Current situation

Winter and spring see lots of controlled burns in Oregon to eliminate piles of woody debris left over after logging or thinning. Embers buried in the ashes of these pile burns can sometimes reignite even days after a fire appears to be out, especially if winds blow away ashy debris. The same winds can then fan smoldering embers back to life. That's why it's a good idea to keep checking old pile burns to ensure no hot spots have rekindled.


































Tuesday, July 15, 2014

Moccasin Hill Fire - update July 15, 2014, a.m.


Moccasin Hill Fire



Oregon Department of Forestry Incident Management Team 2, IC Cline


 

July 15, 2014          8:00 a.m.

 

Recorded Fire Information Line:  541-947-6223
Will be updated as needed.



Current Situation:

 

ODF IMT 2 assumed command of the Moccasin Hill fire yesterday afternoon. Significant firefighting resources continue to deploy on the incident, located 4 miles north of Sprague River.

 

The fire made a 50-60 acre run yesterday, but the winds pushed the fire back into itself, so no additional structures were lost.  The flames were quickly extinguished by 6 helicopters along with 3 air tankers.  By late afternoon, most of the smoke had cleared. Last night crews were focused on completing a secure line around the fire.  A heat seeking infra-red flight last night produced a more accurate acreage estimate and map.   

 

The mandatory evacuation (Level III) order issued for the Sprague River Drive area was downgraded to Level 1 Monday afternoon. A Red Cross Center has been set up at the Sprague Community Center.  This continues to be a gathering place for local residents to get the latest fire information updates.  Fire Information is updated at least daily on the SCOFMP’s hotline at 541-947-6223.

 

Approximately 6 homes and 14 other structures were reportedly destroyed in Sunday’s initial fire run.  Currently 100 structures remain threatened.  To date, only one non–firefighter injury has been reported.  

 

Until phone lines are available at the Incident Command Post, please call the ODF office in Klamath Falls at 541-883-5681 or the SCOFMP Fire Information Line at 541-947-6223 for the latest information.

 

Fire at a Glance (07/14/14)
Size: 2500 acres
Cause: under investigation
Containment: 15%
Expected Containment: unknown
Crews and Equipment:
Crews: 14
Air Tankers: 2
Helicopters: 10
Engines: 33
Dozers: 8
.Water Tenders: 7
Total personnel: 441
Estimated Costs to Date: $1.25 M
For More Information:

South Central Oregon Fire Management Partnership
Twitter - www.twitter.com/scofmpfireinfo
Facebook - www.facebook.com/oregondepartmentofforestry
InciWeb - http://inciweb.nwcg.gov/incident/3946/
 

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The purpose of this blog is to provide breaking news about wildfire activity on the forestlands protected by the Oregon Department of Forestry. We invite you to post questions or comments you have about current wildfires. Please keep your posts civil and free of profanity. You are also welcome to contact us by email at: information@odf.state.or.us.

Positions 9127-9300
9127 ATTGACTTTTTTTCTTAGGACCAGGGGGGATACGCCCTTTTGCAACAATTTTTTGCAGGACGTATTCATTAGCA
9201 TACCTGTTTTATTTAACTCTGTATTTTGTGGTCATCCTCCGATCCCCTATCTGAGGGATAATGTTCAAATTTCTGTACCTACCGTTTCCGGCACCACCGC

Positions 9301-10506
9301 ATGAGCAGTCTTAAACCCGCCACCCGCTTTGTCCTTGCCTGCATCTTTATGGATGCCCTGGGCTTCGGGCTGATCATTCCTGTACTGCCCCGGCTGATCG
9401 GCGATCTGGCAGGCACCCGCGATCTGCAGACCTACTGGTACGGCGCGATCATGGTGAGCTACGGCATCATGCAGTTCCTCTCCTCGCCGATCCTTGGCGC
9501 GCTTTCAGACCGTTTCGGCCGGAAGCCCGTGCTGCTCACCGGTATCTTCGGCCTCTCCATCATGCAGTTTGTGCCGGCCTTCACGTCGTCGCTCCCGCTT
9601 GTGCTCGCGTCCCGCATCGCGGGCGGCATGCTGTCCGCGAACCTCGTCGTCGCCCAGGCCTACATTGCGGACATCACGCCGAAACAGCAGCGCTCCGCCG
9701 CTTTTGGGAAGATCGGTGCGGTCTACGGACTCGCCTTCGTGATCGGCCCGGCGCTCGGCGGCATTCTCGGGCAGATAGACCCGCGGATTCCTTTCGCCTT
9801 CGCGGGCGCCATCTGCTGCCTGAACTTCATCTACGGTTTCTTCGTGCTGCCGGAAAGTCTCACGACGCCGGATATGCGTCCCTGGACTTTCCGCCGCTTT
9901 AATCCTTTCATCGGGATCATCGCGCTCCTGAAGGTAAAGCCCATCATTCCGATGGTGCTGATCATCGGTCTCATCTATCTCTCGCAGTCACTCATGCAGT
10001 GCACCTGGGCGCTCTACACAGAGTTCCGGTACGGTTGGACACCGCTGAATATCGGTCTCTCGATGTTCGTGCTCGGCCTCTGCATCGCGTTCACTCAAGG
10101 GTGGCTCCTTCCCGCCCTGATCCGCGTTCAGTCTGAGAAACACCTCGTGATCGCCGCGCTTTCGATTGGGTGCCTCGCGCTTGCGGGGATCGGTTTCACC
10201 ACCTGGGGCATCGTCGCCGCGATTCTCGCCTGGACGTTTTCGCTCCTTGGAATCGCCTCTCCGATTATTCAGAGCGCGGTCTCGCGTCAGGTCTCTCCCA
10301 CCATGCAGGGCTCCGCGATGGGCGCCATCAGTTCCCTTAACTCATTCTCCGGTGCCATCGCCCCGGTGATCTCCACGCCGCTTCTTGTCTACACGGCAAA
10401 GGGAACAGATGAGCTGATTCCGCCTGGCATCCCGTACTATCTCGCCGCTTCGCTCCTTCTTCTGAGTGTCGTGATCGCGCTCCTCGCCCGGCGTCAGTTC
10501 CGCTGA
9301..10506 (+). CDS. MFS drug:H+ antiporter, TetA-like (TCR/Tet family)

Current wildfire info

Cool, wet weather in the winter of 2016-17 ended Oregon's long drought and left a thick mountain snowpack. It didn't take long for that to melt and vegetation to dry out due to a series of heatwaves and a prolonged stretch of dry weather over the summer. As forest fuels dried, fires started and spread, many from lands adjacent to those protected by ODF, such as the Chetco Bar Fire in Curry County. That one fire accounted for 46% of the 47,537 acres of land protected by ODF which burned in 2017. Of fires originating on ODF-protected land, 95% were put out at less than 10 acres.








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Protection jurisdiction

The Oregon Dept. of Forestry protects 16 million acres of private and public forestlands from wildfire. This includes all private forestlands in Oregon as well as state and local government-owned forests, along with 2.8 million acres of federal Bureau of Land Management lands in the western part of the state. In total there are about 30.4 million acres of forest in Oregon.



Fire suppression policy

The department fights fire aggressively, seeking to put out most fires at 10 acres or smaller. This approach minimizes damage to the timber resource and fish and wildlife habitat, and protects lives and property. It also saves money. While suppressing large fires can cost millions of dollars, economic and environmental damage from wildfires can be many times greater.





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Oregon Dept. of Forestry's public information officers in Salem, Ore., maintain this blog. During the wildfire season, we spend much of our time reporting on fires and firefighting to news media and the public.